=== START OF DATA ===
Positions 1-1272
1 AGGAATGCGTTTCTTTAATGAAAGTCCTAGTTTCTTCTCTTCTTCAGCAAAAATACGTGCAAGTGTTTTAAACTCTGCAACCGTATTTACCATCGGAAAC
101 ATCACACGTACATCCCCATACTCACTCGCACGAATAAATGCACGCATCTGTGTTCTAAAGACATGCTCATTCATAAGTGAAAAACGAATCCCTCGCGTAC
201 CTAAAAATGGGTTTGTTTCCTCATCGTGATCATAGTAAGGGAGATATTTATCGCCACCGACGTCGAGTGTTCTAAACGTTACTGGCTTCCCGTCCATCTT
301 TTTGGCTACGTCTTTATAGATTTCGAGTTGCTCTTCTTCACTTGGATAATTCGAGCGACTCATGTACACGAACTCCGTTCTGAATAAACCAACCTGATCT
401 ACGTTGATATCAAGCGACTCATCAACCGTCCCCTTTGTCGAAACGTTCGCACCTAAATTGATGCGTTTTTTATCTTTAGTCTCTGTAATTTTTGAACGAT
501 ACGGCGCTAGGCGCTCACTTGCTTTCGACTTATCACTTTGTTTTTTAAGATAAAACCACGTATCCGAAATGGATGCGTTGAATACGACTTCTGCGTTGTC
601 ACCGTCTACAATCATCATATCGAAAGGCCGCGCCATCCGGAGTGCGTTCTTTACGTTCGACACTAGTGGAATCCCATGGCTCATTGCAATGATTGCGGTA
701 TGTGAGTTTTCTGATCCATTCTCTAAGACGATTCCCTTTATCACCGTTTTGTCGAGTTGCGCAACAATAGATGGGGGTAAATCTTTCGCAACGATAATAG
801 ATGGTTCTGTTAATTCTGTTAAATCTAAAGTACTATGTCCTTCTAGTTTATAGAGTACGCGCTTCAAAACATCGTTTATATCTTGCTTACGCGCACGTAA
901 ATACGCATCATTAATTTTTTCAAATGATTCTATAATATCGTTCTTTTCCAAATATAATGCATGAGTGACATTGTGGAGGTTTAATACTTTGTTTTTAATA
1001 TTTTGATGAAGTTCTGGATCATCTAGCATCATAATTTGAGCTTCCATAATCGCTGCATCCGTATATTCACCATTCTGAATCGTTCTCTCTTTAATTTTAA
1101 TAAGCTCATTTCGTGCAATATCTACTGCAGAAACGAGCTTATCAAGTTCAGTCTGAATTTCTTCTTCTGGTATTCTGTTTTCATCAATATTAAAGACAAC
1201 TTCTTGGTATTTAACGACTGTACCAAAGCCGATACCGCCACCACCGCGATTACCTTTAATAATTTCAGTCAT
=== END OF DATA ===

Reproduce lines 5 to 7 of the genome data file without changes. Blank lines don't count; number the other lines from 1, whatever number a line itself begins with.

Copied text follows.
301 TTTGGCTACGTCTTTATAGATTTCGAGTTGCTCTTCTTCACTTGGATAATTCGAGCGACTCATGTACACGAACTCCGTTCTGAATAAACCAACCTGATCT
401 ACGTTGATATCAAGCGACTCATCAACCGTCCCCTTTGTCGAAACGTTCGCACCTAAATTGATGCGTTTTTTATCTTTAGTCTCTGTAATTTTTGAACGAT
501 ACGGCGCTAGGCGCTCACTTGCTTTCGACTTATCACTTTGTTTTTTAAGATAAAACCACGTATCCGAAATGGATGCGTTGAATACGACTTCTGCGTTGTC